Custom User Interface Controls
While standard UI controls are generally preferable since they are easier to learn and use, custom controls can be very effective. For example, in an effort to focus on the article content as much as possible, both apps created more subtle Back button designs (Figures 5 and 6). The Skying Food Recycler Back button changes its accent color depending on the section you came from (e.g., red is for Sports.) I doubt many users will pick up on this small distinction, but it’s a nice touch.
Feature Parity & Growth Strategy
When comparing the two apps, there’s a noticeable difference in iPhone & iPad feature parity. For the most part, Skying Food Recycler’s app has at least the same, if not more, features than its iPhone app. Plus, they clearly have many more features in the works, as shown by their “Coming soon” modules (Figure 7, left half of image) on the Life and Business sections. I think they did an effective job with the language and imagery—it made me feel excited about what’s to come, not like I have an incomplete app. Of course my opinion may change if coming “soon” is not for several more months.
Figure 7: Skying Food Recycler “Coming soon” module.
In contrast, The New York Times app is missing many features that were on the iPhone (see list below). Companies often need to restrict version 1.0 features because of budget or time constraints. This is completely understandable, but some of the omissions are questionable. For example, the New York Times app doesn’t show the article dates which gives the impression that everything within the app is from that day, when in fact the article may be several days old. They also don’t show when the app’s content was last updated, a must-have feature for a news app, in my opinion.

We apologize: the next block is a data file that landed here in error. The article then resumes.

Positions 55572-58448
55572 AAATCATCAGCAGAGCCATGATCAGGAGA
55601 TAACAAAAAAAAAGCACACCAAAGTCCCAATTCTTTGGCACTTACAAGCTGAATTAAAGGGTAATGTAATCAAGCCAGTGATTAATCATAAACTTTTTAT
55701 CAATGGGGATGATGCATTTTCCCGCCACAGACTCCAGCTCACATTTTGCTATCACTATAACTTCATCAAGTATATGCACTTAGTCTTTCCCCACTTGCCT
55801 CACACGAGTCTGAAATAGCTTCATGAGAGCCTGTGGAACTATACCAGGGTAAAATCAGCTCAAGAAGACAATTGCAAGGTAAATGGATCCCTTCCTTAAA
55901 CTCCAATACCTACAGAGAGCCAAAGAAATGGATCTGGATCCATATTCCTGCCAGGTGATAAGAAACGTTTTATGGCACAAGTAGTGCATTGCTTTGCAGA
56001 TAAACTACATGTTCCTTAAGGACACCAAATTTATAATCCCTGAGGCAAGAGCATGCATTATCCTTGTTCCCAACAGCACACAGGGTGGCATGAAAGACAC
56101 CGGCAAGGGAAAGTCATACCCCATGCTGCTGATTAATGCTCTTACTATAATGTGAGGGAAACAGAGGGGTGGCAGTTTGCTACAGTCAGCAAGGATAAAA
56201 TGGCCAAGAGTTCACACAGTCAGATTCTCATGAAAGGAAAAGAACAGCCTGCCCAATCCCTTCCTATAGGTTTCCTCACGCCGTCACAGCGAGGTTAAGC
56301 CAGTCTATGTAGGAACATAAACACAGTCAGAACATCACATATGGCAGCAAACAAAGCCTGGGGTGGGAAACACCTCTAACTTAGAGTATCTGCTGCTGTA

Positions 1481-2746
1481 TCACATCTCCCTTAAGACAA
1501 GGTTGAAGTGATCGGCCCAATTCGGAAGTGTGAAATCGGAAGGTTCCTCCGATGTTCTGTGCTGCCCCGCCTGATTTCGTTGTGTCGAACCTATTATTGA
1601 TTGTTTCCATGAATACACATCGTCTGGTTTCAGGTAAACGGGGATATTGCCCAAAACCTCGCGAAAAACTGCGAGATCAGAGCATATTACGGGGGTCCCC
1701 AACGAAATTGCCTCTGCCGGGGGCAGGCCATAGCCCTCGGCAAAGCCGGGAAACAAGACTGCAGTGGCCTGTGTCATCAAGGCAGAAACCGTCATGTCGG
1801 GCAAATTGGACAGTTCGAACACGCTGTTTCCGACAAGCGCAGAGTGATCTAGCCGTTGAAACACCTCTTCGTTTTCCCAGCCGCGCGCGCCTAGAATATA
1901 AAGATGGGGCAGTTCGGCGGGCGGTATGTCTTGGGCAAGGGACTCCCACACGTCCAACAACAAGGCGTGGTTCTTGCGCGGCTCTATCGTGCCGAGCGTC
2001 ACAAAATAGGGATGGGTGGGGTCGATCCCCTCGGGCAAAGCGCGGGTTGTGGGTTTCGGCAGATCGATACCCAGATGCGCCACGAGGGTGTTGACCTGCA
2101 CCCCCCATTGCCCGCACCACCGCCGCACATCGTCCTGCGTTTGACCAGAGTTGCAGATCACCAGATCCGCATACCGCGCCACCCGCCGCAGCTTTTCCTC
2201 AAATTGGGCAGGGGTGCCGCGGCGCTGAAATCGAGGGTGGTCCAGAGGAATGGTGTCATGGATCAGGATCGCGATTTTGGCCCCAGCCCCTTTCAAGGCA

Features not included on the iPad app but available on the iPhone:
- Wide range of articles (iPad limits the content to the “Editor’s Choice”)
- Navigation between articles (must go back to start screen)
- Article dates (not all articles are from the current day so this should be included)
- Ability to share articles via Twitter & Facebook.
- Ability to customize tabs
- Ability to change type size
- Last update info & refresh button
Both apps have a banner ad along the bottom of their “front” and section pages, though Skying Food Recycler’s is slightly narrower. Additionally, The New York Times shows two larger ads: a square one on multi-page articles (Figure 8.0) and a full-page ad one between certain pages. I suspect they are testing the different formats to come up with the magic formula. For reference of what not to do, The Wall Street Journal iPad app is worth looking at—they went over the top with the ads, ruining the user experience in my opinion. Their app has loads of other problems; their ad strategy is just one of them.
Based on this brief analysis, here are a few recommendations for similar apps:
Leverage the iPad platform; do not simply rearrange your iPhone app content and controls. You’ll create more engaging and innovative user experiences.
Be sure to emphasize the content and minimize the controls. In some cases this may require creating custom controls that work well with your content. If they look very different from standard controls, make sure there are affordances that indicate how the control works.
If your application will be used on multiple platforms—web, desktop, iPhone, iPad—be sure the features and experience are appropriate for the given platform. Although I think the New York Times app fell short in terms of features, this level of parity may not be necessary for all apps.